Military power: The uses of force | The Economist
Jared Sperli stashed this in war
“AMATEURS TALK STRATEGY, professionals talk capacity.” Jeremy Shapiro, who recently left the State Department to join the Brookings Institution in Washington, has put his finger on a central question for foreign policy. For the liberal, open-market system to endure is in America’s interest—and in the general interest, too. America does not yet face a direct challenge from China and Russia. But as the dominant power it must be able and willing to maintain the system, or norms will fray and tensions grow. Does it have the capacity?
The question forces itself on policymakers just now because the demands placed on American primacy have changed. In the cold war, explains John Ikenberry, an academic, America provided security and other services to many countries. But the threat is no longer so great and security is therefore no longer so valuable. For many countries in large parts of the world, the past decade has been not about war and financial crisis but about peace and prosperity. Those countries want more of a say.
If most future battles occur economically and in cyberspace, does the military have a place in those battles?
It makes more sense to me to say, when examining the aggregate record after the Marshall Plan, that America provided (and still provides) security to our domestic business interests in many countries.
If the US had consistently chosen to stick up for countries that lacked a strong alignment with significant US commercial or strategic interests then we would have been able to articulate and see evidence of a more coherent foreign policy, but we haven't and can't.
And for at least the last 30 years we've been primarily involved in any number of military and political engagements that can only be best explained by pecuniary interests, rather than the advancement of any moral or ethical platform evidenced at home or abroad.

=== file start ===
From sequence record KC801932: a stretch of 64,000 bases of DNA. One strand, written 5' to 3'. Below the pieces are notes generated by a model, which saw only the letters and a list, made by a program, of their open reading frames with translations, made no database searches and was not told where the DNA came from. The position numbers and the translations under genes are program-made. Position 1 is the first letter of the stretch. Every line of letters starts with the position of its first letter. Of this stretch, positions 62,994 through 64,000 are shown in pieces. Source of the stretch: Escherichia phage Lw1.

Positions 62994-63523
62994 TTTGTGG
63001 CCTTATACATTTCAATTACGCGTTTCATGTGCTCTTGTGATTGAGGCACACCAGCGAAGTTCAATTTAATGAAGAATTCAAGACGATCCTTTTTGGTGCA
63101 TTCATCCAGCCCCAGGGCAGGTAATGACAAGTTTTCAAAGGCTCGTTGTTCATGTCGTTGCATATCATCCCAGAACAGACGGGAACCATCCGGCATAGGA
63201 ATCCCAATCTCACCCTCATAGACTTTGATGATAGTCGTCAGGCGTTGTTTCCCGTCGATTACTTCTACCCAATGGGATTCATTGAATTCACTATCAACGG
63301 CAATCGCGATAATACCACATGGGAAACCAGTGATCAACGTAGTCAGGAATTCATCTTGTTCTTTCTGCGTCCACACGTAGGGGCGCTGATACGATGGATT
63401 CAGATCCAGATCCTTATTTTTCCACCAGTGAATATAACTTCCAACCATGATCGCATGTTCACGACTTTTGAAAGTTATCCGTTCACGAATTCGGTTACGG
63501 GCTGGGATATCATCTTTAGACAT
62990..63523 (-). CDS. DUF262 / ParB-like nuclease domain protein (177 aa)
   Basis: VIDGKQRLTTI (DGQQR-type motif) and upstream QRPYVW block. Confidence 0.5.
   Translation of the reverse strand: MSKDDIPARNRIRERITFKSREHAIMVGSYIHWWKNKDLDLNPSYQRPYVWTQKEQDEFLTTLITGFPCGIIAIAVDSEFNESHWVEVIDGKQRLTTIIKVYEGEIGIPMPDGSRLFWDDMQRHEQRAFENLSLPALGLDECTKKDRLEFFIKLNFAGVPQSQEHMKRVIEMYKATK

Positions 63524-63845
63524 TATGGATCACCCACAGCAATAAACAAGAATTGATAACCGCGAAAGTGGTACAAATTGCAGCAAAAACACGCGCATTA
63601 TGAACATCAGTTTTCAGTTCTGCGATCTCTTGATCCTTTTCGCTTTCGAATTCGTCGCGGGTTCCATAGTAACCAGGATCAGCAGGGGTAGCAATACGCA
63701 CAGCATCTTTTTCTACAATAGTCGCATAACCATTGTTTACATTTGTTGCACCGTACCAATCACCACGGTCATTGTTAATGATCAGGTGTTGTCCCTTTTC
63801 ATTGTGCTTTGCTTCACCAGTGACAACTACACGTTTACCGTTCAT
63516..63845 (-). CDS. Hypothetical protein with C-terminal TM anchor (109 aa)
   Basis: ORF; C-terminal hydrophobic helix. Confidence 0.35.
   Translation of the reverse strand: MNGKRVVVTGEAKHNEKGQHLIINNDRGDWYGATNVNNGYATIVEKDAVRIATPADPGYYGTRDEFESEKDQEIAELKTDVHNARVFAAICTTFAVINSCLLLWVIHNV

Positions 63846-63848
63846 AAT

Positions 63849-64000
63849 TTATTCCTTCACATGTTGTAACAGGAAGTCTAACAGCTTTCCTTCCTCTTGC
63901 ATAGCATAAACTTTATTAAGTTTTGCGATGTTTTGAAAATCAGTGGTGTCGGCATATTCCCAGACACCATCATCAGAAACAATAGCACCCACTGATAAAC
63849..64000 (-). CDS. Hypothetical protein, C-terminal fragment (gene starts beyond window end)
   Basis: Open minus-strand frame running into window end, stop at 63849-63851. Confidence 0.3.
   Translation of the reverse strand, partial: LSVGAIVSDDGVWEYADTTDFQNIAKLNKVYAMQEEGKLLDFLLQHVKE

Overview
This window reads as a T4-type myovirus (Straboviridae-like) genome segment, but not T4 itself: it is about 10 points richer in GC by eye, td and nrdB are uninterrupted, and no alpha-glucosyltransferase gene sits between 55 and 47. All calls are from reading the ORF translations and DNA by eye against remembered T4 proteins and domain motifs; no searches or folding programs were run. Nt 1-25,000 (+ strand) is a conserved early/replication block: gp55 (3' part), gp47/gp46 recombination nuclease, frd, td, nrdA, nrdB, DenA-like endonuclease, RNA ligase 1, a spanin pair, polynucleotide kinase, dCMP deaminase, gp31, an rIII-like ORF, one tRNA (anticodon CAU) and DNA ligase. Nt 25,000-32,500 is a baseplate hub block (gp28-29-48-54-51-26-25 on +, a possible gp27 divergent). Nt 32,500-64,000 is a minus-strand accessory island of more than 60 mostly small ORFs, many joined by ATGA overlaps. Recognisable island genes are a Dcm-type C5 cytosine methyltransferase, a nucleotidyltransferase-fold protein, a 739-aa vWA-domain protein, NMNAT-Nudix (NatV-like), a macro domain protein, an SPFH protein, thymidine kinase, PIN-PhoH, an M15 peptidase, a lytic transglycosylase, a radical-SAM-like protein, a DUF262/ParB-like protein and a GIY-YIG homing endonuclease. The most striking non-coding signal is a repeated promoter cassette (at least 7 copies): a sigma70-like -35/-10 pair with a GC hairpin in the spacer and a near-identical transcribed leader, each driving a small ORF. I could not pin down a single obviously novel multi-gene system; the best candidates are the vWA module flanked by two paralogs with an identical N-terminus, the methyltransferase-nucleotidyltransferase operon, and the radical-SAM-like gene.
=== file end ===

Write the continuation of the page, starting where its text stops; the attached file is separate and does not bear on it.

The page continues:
And I still love this country, my country, above all others. Sigh.
So, whether or not countries want more of a say is, in my humble opinion, mostly irrelevant. Wherever multinational business interests, megabucks and military might intersect is where capacity and policies will align to be drawn and set in war or peace times.
Rob, well said.
This piece (link below) from National Interest did impact my view. I'm likely butchering it by trying to summarize, but the point made by the author is that the President is first and foremost responsible to the American people, so the first priority will always be American interests. Sometimes the actions taken will seem to be moral, but they are only secondarily moral.
The encroaching idea that the self-interests of evolving Americanism as both a place and political philosophy is not based on moral covenants is precisely the problem.
There is no such thing as secondarily moral.
The reason America is America is precisely because of our original moral doctrine and the struggles we've faced trying to live up to it the past couple centuries.
Whether or not we, the American people in both business and politics, succeed in adhering to our originating philosophy, or instead choose to become less moral in the future, is something else all together...